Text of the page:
An Urgent Rationale

It’s a question any potential Global-Learning recruit needs to ask: Why would I want to globalize my (and my school’s) curriculum? When my December 2021 edition of The Atlantic appeared in my mailbox, I was reminded of my own answer. On the cover of the magazine: Maduro, Lukashenko, Putin, Xi, and Erdogan—five autocrats presenting five good reasons for globalizing my curriculum. In my admittedly limited historical perspective, the ideal of democracy hasn’t been in this much peril since the late 1930s. While I am not conventionally patriotic, I’m a committed pluralist and small-d democrat. Consider this passage from a paragraph buried at the end of an article I found in a July/August 2019 edition of Foreign Affairs, titled “Democracy Demotion”:

Beyond this, the United States must go back to being present in, and knowledgeable of, the countries on the frontlines of authoritarian states’ battles for hearts and minds. This means a dramatic ramping up of programs such as the Fulbright scholarships (which the Trump administration has repeatedly proposed cutting); the Boren Fellowships, which support U.S. students studying critical languages abroad; and other State Department programs that send Americans to live, work, lecture, perform, and study abroad. It must also go back to welcoming people from those countries to the United States—for example, by bringing many more journalists, policy specialists, civil society leaders, elected representatives, and government officials to the United States for partnerships and training programs. This is precisely the wrong moment for the United States to turn inward and close its doors to foreigners, claiming that it needs to focus on its own problems.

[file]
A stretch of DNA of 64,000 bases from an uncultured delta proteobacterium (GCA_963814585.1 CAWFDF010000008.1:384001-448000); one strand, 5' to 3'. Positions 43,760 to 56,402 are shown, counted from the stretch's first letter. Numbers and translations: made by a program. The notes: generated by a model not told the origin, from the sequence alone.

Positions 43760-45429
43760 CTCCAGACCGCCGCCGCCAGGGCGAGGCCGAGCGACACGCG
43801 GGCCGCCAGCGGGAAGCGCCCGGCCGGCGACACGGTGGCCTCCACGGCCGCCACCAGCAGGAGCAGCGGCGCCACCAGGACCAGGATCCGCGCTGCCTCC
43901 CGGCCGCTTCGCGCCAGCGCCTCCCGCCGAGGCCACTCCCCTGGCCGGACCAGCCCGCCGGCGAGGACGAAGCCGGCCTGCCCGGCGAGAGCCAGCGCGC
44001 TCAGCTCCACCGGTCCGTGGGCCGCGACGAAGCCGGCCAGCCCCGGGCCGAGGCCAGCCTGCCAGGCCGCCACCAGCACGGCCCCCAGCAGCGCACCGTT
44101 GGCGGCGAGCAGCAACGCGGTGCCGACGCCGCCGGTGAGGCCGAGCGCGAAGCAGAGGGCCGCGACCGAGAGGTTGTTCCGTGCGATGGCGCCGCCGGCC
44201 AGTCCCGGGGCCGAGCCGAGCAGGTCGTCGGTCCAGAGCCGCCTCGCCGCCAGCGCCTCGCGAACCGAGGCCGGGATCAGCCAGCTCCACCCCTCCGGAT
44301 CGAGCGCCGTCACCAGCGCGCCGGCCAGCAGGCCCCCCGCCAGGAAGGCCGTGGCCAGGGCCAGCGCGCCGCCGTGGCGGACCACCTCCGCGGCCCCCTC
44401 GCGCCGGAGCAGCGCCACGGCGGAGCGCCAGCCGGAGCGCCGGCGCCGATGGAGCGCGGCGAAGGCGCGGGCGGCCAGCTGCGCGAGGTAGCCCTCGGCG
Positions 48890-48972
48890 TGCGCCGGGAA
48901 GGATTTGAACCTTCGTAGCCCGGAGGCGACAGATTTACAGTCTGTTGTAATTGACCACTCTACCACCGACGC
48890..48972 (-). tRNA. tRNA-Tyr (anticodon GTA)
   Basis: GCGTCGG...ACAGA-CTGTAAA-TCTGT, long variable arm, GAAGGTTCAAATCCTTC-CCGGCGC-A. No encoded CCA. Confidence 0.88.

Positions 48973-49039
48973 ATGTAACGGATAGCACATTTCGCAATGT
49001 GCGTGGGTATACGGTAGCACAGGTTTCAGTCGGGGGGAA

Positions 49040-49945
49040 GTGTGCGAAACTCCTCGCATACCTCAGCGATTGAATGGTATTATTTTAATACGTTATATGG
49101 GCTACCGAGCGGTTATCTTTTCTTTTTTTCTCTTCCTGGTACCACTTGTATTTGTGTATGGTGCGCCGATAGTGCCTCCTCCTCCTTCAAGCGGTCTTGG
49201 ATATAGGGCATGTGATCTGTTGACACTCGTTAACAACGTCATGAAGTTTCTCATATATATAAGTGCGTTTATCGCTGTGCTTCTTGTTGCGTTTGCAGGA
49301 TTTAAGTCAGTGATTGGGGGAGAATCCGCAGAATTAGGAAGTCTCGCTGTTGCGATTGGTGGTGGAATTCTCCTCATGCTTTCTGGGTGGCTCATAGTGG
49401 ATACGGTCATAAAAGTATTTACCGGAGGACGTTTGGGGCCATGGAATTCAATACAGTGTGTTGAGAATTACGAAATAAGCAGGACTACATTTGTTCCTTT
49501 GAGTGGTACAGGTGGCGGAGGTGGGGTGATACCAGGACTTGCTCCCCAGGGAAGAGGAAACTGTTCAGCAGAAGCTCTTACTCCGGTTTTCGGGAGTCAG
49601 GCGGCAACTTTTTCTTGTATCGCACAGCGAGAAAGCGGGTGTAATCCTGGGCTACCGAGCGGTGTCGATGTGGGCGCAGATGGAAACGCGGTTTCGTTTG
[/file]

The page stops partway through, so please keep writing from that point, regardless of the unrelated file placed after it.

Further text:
(Incidentally, I heartily recommend reading the entire article by Larry Diamond, here linked.)

The bold type is mine; the temptation to turn inward in our present peril is strong—but we must avoid it.

At the same time, reading The Atlantic is not a teaching strategy; it’s merely study. Staying informed is essential, but it is not action.

To spur myself onward, I will cite a surprisingly aggressive North Carolina Board of Education Task Force for Global Education report: “If it’s not sustainable, it’s not a strategy. Effective programs that are not affordable over the long run ultimately will not serve North Carolina [or New Mexico] students and society. Our state needs scalable approaches with ongoing support. Consistent communication about the competitive advantage and opportunities that a globally-informed education will offer to individuals, communities, and our state is critical.”

My takeaway from that report: Waving the banner for global ed will yield few results if teaching colleagues don’t see a globally-focused curriculum as significantly better than what they are offering their students right now.